The entire temple is beautiful, having been carefully and delicately taken apart and put back together exactly the way it was after its move. If we had to pick a favorite part of the complex, we’d point to the double colonnade, where you’ll find the story of Osiris carved into the walls, progressing as you walk along it.
The Karnak Temples
The Karnak Temples are in Luxor, which was once the capital of Egypt back in the days when it was known as Thebes. It’s also the place where you’ll find the Valley of the Kings, which means it’s popular with visitors, but most of them are there to see the tombs rather than the temples. The Karnak Temples arguably don’t get as much love and attention as they should.
Technically speaking, Karnak should be referred to as one vast temple, but it’s so large and split across so many sites that it’s easier to think of it as a series of smaller buildings. Each obelisk, temple, and column has its own style and its own character, but that’s really not surprising. The site was added to over a period of two thousand years after it was first built, so it contains many different styles spread across several different eras.
Not every historical site in Egypt is dedicated to or built for a Pharaoh or ruler. Deir el-Medina was built for the workers who made the grander structures and therefore puts you in closer spiritual contact with the ‘real’ people of Egypt than many of the grander buildings and monuments do. Situated close to Luxor, Deir el-Medina is an ancient ruined village that still contains the tombs of thousands of the workers who built the Valley of the Kings.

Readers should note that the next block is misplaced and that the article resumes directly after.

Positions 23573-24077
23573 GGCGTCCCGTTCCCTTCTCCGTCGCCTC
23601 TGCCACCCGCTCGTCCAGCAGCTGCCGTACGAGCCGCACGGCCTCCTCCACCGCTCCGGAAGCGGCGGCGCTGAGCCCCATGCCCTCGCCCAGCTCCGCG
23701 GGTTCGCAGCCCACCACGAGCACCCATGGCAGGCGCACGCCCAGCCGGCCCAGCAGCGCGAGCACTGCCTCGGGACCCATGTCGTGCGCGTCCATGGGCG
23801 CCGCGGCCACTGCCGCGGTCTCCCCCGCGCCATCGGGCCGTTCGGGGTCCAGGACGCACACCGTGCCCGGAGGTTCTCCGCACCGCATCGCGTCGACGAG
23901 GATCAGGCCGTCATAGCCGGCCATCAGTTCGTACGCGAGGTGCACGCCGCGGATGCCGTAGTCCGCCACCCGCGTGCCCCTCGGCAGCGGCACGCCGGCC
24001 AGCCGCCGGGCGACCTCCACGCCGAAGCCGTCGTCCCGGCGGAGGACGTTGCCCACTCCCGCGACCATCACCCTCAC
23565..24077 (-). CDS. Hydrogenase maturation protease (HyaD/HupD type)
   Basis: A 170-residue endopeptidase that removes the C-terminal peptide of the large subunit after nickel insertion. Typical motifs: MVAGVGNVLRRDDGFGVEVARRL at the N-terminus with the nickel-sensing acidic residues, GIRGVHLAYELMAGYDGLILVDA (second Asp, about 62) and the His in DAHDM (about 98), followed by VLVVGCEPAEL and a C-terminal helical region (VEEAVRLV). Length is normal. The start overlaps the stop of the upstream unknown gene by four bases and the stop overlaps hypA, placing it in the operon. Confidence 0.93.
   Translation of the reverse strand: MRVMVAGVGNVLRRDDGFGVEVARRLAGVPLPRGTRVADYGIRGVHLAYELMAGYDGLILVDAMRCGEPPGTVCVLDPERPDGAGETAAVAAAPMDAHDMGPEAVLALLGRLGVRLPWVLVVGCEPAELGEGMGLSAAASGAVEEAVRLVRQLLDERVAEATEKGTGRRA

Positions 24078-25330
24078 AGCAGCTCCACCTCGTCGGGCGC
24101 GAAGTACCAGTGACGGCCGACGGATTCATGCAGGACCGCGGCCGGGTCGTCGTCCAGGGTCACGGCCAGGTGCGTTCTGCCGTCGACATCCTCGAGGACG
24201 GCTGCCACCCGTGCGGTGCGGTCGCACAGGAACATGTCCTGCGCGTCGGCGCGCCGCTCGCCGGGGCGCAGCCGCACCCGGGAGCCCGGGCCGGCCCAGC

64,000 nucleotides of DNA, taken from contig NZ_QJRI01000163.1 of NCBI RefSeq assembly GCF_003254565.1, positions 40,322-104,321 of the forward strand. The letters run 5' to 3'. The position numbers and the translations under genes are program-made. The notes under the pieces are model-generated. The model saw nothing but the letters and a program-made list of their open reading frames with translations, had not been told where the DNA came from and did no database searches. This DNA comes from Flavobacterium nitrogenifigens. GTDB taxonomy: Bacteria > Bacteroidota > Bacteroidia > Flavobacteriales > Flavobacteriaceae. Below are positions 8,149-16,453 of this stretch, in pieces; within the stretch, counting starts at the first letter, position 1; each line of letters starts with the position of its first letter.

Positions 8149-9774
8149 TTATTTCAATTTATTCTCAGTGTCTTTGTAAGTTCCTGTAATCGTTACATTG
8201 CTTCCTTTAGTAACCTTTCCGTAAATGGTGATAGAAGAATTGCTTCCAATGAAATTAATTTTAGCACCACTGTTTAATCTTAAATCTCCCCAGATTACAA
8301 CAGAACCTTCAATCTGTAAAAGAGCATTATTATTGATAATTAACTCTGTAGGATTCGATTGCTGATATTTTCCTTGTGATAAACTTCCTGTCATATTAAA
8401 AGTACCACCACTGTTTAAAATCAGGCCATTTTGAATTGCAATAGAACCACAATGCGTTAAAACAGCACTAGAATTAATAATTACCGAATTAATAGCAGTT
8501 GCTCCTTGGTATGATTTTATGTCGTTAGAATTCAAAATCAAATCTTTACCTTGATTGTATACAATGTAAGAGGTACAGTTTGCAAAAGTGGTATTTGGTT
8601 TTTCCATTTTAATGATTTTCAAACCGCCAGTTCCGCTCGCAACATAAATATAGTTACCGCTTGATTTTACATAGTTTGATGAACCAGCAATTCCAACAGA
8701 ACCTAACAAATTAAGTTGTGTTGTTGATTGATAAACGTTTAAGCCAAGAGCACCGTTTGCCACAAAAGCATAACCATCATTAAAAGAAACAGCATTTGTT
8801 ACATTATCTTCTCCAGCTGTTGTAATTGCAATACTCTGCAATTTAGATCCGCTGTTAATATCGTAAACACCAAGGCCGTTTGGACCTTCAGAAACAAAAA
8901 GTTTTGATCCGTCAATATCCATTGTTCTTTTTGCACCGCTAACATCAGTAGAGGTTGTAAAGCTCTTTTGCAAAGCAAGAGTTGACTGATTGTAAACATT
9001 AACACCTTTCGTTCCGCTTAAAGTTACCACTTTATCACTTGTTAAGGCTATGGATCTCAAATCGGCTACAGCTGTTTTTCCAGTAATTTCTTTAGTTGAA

The site isn’t much to look at above the ground, but go beneath to see the tombs, and you’ll discover a lot about how the common people of the ancient world lived and died. The style of murals and carvings you’ll see there are dramatically different than those of the Kings and Queens – and because of that, they somehow feel more authentic.
Habu Temple, which is also in Luxor, contains some of the best-preserved ancient carvings and murals anywhere in Egypt. Some of the original paintwork is still visible on the murals. Despite that, this is also one of Luxor’s least-visited sites. You can sometimes go there and find you have the whole place to yourself, which makes it easier to visualize what it must have looked like three thousand years ago.
Every single wall and column you look at is covered with artwork, all of which tells its own story. Why not spend a day there with a translation aid, working out the meaning of the stories yourself and therefore understanding them the way that the original artists intended for them to be communicated?
You don’t have to limit yourself to just the five sites we mentioned above. In fact, if you are going to Egypt, it would almost be rude not to visit the pyramids and the more famous sites, too. For those who seek inner peace, however, it may be easier to find it at these locations than anywhere else, so schedule a few of them in to make sure you get some ‘me’ time on your trip.